An outpost of the popular Emory Point restaurant and delicatessen The General Muir opened its doors at City Springs on Jan. 13. The Rye Restaurants group, of which chef Todd Ginsberg is a partner, has five other eateries around Atlanta: West Egg Cafe, TGM Bread, Fred’s Meat & Bread, Yalla and Wood’s Chapel BBQ.

Ginsberg, a graduate of the Culinary Institute of America, was a James Beard Foundation semifinalist for Best Chef (Southeast) in 2014 and 2015. His career began at the Ritz-Carlton in Atlanta and continued at the Michelin-starred Lucas Carton in Paris and Alain Ducasse in New York. Back in Atlanta, he helmed the kitchen at Bocado before launching the General Muir at Emory in 2013, which became an instant success.

Todd Ginsberg, chef and partner at the General Muir. (Special)

The General Muir is named after the vessel that carried co-owner Jennifer Johnson’s family, who were Holocaust refugees, to the United States following World War II. The restaurant serves pastrami sandwiches, matzo ball soup, burgers and bagel sandwiches, among other traditional Jewish delicacies, as well as fried chicken and spaghetti suppers.

The new location is in Sandy Springs’ civic center at 6405 Blue Stone Road, Suite 240, at the intersection with Johnson Ferry Road. For more information, see

You oversee seven restaurants as chef. How do you not go crazy doing that?

We have a huge support team that ensures no one goes crazy, and that way we don’t drop too many balls or have things fall through the cracks. I have a culinary director that reports to me and then we have executive chefs in each of the restaurants, and they have their sous chefs, and I oversee them all to avoid those balls falling in the gutter. That’s my goal: keeping those balls going down the alley until it ends.

How is this new location in Sandy Springs different from the one at Emory?

It doesn’t differ too much, other than we’ve done a couple things cosmetically. At the other General Muir, there are pictures of our families on the walls, and here we have pictures and some memorabilia of people that we’ve met over the years since we opened the first one. The menus are the same, but I think we’re going to be selling a lot more bagels, pastrami and corned beef than at the other restaurant. The fried chicken that we had available only on Friday nights at the other General Muir we are doing  every night here, and we’re also doing brisket every night.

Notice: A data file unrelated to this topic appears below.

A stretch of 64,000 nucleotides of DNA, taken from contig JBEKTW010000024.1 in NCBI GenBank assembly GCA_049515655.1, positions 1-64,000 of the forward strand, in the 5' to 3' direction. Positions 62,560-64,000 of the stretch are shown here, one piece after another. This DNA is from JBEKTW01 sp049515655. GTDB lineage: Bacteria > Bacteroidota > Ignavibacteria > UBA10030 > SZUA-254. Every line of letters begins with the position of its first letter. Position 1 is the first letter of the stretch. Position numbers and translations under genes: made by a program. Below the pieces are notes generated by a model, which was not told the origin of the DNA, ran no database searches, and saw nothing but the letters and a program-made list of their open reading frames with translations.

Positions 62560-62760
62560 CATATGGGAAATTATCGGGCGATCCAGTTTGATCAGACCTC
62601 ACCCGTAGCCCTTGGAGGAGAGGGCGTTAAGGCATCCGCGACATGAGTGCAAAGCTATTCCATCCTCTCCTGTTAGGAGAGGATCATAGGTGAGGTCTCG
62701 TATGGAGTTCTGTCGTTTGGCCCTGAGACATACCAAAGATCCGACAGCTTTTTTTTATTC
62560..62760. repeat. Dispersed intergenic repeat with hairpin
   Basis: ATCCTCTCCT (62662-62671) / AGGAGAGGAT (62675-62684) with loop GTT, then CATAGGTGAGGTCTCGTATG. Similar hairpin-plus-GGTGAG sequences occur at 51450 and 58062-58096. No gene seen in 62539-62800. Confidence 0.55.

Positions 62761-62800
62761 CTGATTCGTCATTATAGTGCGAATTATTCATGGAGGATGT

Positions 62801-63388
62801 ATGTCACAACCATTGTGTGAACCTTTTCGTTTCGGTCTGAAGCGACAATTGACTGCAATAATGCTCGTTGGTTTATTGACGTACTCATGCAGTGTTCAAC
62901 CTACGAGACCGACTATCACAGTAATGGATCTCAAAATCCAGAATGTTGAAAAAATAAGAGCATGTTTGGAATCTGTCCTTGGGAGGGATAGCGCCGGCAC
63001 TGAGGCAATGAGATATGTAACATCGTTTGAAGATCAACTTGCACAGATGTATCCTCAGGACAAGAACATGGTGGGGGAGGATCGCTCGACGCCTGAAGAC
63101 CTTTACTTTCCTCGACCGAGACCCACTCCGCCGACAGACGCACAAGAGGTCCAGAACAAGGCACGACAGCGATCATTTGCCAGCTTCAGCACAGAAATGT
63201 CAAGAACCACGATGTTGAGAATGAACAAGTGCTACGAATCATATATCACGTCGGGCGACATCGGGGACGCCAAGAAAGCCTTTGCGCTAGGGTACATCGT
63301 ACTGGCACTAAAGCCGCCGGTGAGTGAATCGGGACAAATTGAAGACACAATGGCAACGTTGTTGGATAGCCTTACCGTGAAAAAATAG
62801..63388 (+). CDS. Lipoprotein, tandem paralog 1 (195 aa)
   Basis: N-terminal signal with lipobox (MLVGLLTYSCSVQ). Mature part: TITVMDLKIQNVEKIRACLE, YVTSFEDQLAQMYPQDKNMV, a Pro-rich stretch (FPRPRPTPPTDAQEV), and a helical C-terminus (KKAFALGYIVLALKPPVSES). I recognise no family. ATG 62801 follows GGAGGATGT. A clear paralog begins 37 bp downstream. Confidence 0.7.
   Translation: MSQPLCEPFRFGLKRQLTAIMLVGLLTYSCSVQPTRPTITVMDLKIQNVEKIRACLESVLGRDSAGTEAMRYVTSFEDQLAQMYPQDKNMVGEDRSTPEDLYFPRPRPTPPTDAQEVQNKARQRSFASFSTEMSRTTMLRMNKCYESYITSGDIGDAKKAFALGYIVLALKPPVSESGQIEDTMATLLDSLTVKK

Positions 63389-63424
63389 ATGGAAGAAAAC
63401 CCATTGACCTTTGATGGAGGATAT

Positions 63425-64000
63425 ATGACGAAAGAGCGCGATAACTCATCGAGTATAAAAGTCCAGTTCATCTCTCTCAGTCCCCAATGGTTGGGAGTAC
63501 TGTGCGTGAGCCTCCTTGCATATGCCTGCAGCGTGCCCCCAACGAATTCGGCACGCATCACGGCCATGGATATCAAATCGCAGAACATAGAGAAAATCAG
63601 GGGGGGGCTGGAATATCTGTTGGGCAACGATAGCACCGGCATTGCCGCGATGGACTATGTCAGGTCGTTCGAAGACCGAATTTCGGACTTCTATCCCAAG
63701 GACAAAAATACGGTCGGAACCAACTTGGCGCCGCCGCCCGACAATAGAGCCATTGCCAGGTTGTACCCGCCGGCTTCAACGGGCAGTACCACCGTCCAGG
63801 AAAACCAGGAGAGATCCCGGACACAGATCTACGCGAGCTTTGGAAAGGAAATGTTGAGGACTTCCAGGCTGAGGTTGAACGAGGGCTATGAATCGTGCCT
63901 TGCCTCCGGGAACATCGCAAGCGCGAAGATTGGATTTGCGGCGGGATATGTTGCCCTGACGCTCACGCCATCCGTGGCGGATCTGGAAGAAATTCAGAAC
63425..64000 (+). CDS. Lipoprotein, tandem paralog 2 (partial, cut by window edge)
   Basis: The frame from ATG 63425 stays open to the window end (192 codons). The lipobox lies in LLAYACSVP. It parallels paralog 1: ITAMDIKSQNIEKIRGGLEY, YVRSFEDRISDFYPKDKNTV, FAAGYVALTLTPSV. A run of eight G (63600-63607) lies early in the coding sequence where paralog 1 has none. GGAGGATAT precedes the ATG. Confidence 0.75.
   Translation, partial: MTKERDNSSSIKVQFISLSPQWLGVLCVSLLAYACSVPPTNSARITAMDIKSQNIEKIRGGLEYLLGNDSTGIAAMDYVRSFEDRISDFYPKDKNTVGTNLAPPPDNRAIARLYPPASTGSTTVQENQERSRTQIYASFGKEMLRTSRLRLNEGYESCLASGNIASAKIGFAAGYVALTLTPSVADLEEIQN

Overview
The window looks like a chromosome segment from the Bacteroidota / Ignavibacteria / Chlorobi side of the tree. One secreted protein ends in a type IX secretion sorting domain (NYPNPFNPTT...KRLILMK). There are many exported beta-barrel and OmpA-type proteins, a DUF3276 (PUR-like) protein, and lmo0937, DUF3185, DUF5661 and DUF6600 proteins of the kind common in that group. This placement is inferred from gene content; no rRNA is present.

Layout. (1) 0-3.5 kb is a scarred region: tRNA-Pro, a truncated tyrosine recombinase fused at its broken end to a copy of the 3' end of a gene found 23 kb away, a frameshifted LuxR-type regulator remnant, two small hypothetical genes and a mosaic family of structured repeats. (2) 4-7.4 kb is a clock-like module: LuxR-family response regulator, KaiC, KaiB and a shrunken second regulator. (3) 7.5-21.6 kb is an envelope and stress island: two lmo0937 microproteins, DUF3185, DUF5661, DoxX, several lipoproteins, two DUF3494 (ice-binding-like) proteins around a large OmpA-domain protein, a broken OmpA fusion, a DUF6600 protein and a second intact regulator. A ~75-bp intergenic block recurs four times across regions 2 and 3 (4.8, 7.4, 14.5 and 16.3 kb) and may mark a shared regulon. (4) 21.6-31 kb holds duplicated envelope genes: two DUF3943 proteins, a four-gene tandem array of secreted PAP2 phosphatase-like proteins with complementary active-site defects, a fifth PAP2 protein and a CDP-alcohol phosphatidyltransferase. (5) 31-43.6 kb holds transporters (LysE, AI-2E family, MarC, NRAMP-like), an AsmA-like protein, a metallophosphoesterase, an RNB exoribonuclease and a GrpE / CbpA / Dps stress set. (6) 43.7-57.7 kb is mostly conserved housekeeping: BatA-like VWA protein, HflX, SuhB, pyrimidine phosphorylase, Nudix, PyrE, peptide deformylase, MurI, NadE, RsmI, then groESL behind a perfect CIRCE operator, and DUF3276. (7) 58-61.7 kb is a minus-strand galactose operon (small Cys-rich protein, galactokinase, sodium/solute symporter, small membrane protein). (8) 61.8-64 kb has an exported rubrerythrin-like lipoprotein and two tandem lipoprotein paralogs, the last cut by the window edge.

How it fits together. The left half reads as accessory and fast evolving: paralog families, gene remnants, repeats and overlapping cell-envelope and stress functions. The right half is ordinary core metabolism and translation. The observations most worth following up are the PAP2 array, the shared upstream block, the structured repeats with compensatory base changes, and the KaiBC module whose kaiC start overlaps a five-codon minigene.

The interior of the new General Muir at City Springs. (Special)

What’s been the reaction so far?

Some of the people that I’ve talked to that have been to both restaurants say it’s very consistent, and that’s been great to hear. Our number one goal was to bring our product and our brand to a new space and we wanted to make sure that people are enjoying it. A lot of them live closer to here than the other spot, so this is just around the corner for them. The feedback has been great. The community has wanted us from day one and they’re supporting us and are happy that we’re finally here.

What else would you like people to know about your restaurants?

That we are a friendly and safe environment for people to work in as well as eat in; that we take safety and precautions very seriously during these times; that we are protecting our staff as well as our guests. In addition to that, we’re doing things that everybody grew up eating and we just try to do them a little better than they remember them.

Kevin C. Madigan is a freelance journalist based in metro Atlanta.